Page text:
Looking through old issues of The Fulton Patriot this week, I came across a column I wrote that brought back memories. It told of my grandparents spending the evening with their friends and neighbors, the Cranes, on Halloween. It seemed to be a tradition.
The good friends would get together at one of their homes, which were across the street from each other. After asking us grandchildren and neighborhood friends to “come early” to get our treats, they would turn the lights down low, and share door answering duties while fitting in some conversation and some treats of their own.
Living across the street from each other wasn’t their only connection. My grandfather and Mr. Crane worked together for many years at the Lasher Hardware Co. in downtown Syracuse.
The Cranes were quite a few years older than my grandparents, and fittingly, their car was much older than the jaunty 1940-something bright blue Pontiac that my grandfather drove. But I thought Mr. Crane’s old car was “neat.” It seemed to be a couple of feet taller than my grandfather’s car; it had “running boards”, and an “ooga-ooga” horn.
I also remember for some reason that the Crane’s telephone had to be cranked to get an operator to place a call for them. Boy, they must have been old.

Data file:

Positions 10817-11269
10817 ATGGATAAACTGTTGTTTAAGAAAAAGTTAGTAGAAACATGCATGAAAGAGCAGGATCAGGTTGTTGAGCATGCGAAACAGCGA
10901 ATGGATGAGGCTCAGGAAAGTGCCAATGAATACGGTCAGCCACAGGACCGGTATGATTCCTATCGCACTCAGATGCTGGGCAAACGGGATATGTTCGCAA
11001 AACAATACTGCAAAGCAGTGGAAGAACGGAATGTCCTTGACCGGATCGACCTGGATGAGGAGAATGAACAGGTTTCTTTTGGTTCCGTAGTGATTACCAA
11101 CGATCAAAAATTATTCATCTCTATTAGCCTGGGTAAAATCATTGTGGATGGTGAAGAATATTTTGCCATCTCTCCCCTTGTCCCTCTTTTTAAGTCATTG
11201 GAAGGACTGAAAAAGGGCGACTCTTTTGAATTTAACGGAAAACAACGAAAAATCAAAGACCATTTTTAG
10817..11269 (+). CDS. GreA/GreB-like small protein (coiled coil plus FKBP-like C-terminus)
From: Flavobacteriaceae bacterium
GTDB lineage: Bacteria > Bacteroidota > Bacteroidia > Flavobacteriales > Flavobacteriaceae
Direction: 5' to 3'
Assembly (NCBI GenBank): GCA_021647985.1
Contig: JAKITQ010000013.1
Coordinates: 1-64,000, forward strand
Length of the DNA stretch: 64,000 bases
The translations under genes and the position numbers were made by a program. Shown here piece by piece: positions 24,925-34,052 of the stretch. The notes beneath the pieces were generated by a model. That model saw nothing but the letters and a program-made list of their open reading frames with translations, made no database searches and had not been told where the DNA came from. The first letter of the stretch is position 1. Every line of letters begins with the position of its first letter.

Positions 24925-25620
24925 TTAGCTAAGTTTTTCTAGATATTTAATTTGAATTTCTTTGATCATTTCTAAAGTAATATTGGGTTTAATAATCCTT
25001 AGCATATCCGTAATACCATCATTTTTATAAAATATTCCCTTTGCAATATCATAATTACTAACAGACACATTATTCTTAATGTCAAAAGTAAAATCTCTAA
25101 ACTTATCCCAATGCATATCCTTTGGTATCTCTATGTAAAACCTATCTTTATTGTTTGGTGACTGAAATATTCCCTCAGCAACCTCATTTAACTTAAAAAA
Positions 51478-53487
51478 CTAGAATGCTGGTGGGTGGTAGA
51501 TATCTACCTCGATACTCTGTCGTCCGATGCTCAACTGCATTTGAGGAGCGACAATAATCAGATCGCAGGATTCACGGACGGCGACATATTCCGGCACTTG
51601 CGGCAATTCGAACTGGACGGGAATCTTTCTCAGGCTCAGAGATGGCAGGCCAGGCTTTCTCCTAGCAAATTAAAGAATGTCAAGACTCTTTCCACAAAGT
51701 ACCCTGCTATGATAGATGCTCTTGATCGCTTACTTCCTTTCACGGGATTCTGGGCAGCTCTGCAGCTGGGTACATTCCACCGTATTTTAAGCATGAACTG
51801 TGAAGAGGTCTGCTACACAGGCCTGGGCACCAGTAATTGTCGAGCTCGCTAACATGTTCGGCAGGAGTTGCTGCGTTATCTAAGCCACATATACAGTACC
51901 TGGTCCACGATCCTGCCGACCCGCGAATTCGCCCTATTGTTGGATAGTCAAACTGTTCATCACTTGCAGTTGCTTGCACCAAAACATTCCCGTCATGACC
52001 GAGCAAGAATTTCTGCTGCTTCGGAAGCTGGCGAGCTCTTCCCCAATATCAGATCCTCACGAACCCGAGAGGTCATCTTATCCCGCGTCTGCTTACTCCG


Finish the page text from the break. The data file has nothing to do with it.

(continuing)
The Cranes’ home was different than the other houses on Kenmore Ave. My grandfather told me that it was the oldest house on the street, and at one time was part of a busy farm. The barn was still standing and was used by Mr. Crane as a garage.
When my grandparents lived across the street their home and the other houses on the street were much newer than the Crane house – but not new.
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I told you last week about a law that I thought might still be in the books in Gary, Indiana: “It is illegal to take a street car or go to the theater within four hours of eating garlic.”
I first came up with that information several years ago when I was reading “The Book of Garlic,” the garlic lovers’ bible. That very useful book also offers the following advice: “For an earache: Place a peeled but uncut clove of garlic in the ear. Let it sit in the ear through the day.
“If it’s a headache that’s bothering you, apply garlic to the temples in a poultice. For whooping cough place a poultice of chopped garlic on the feet. If acne is your problem, rub the pimples with a cut clove of garlic several times a day.”
Garlic is also described as just the thing to cure poison ivy, athlete’s foot, insomnia, and as a perfect aphrodisiac.
To read the rest of the column, pick up the latest copy of The Valley News. You may also subscribe to the paper by calling 598-6397